New York Mets
The New York Mets are a professional baseball team based in New York City, New York in Citi Field. They compete in Major League Baseball (MLB) as part of the National League (NL) east division. The team started in 1962. The Mets won the World Series in the years 1969 and 1986. They play in Corona, New York and play in their stadium Citi Field, completed in 2009. Their colors are blue and orange. Their retired numbers are 42 (Jackie Robinson), 41 (Tom Seaver), 14 (Gil Hodges), and 37 (Casey Stengel).
|New York Mets|
|2021 New York Mets season|
|Established in 1962|
|Major league affiliations|
|Major league titles|
|World Series titles (2)|
|NL Pennants (5)|
|East Division titles (6)|
|Wild card berths (3)|
|Owner(s)||Fred Wilpon (52%)|
Several others (48%)
|General Manager||Sandy Alderson|
|President of Baseball Operations||Saul Katz|
The name "Mets" is short for "Metropolitans". There was an old team in the 1880s called the New York Metropolitans. The words "Metropolis" and "Metropolitan" are often used to describe very large cities. The Metropolitan Museum of Art, Metropolitan Opera, and Metropolitan Transportation Authority are among the other New York users of that word.
The Mets first played their home games at the Polo Grounds. They opened Shea Stadium in 1964. After 45 seasons at Shea, they opened Citi Field in 2009, nextdoor to Shea. Shea was torn down during the 2009 season. The Mets have won the World series two times, in 1969 and 1986. In 1973, 2000, and 2015, the Mets went to the World Series, but lost to the Oakland Athletics, New York Yankees, and Kansas City Royals, respectively.
New York YankeesEdit
The first regular season non-exhibition game between the Mets and the New York Yankees took place in 1997. Three years later, the teams met in the 2000 World Series. A series of games between the two New York City teams is called a Subway Series.
New York Mets FoundationEdit
A registered 501(c)(3) charity, the New York Mets Foundation is the philanthropic organization of the New York Mets. Founded in 1963, it funds and promotes charitable causes in the Mets community. One of these causes is Tuesday's Children, is a non-profit family service organization that "has made a long term commitment to meet the needs of every family who lost a loved one in the terrorist attacks on September 11, 2001".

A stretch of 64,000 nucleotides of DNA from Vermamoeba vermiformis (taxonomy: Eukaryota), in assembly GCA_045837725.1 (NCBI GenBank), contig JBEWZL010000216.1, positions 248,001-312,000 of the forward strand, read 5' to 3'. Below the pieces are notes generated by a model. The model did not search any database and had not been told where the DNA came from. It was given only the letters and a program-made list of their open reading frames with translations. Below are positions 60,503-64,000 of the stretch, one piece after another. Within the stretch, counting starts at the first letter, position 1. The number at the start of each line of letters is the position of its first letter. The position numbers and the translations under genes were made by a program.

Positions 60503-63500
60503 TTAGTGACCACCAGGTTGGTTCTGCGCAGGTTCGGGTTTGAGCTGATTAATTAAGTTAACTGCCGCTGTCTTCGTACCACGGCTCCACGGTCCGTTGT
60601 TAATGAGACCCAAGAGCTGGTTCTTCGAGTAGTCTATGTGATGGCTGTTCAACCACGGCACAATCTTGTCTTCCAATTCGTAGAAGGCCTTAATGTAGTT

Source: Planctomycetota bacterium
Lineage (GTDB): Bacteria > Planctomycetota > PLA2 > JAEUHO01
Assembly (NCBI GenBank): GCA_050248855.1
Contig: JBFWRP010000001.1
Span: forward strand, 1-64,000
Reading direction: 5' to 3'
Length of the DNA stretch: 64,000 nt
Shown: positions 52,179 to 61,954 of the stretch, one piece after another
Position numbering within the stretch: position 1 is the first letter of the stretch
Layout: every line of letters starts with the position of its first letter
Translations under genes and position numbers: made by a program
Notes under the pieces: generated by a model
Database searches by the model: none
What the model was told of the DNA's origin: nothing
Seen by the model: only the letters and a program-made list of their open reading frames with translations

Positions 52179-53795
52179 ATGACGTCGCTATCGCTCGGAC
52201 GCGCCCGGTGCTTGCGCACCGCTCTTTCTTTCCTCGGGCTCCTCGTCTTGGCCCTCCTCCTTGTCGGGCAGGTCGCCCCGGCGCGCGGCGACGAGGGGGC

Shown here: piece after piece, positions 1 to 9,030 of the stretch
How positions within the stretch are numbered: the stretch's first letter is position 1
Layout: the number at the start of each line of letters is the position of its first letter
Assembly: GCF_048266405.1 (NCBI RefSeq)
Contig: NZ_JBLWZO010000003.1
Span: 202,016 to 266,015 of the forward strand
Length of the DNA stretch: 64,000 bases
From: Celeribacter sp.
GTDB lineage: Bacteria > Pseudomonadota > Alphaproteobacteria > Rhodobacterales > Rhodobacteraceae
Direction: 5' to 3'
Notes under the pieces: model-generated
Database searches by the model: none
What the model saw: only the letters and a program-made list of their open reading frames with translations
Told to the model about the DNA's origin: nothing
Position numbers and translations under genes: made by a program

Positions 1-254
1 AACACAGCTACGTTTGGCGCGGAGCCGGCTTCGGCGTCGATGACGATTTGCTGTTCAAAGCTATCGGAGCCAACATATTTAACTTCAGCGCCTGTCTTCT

- Golenbock, Peter, ed. (2002). "Amazin': The Miraculous History of New York's Most Beloved Baseball Team". p. 108. ISBN 0312309929. Retrieved October 24, 2015. CS1 maint: discouraged parameter (link)
- Blum, Ronald, ed. (October 22, 2015). "Mets' return to World Series evokes legends of star-studded teams from the past". Washington Post. Retrieved October 24, 2015. CS1 maint: discouraged parameter (link)
- Worth, Richard, ed. (2013). "Baseball Team Names: A Worldwide Dictionary, 1869–2011". pp. 201–208, 361, 368. ISBN 9780786468447. Retrieved October 25, 2015. CS1 maint: discouraged parameter (link)
- Olson, Lisa (July 8, 2003). "Crazy scene at Shea takes luster off Mets-Braves rivalry". New York Daily News.[permanent dead link]
- Bondy, Filip (April 11, 2008). "Mets-Phillies rivalry looking like what Mets-Braves used to be". New York Daily News. Retrieved June 15, 2009. CS1 maint: discouraged parameter (link)
- Westcott, Rich (2010). Philadelphia Phillies Past & Present. MVP Books. p. 10. ISBN 9780760337844. Retrieved July 15, 2011. CS1 maint: discouraged parameter (link)
- Brown, Phil. "Mets, Who We Are".
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- New York Mets Official Website
- History of the New York Mets
- New York Mets Team Index
- Ultimate Mets Database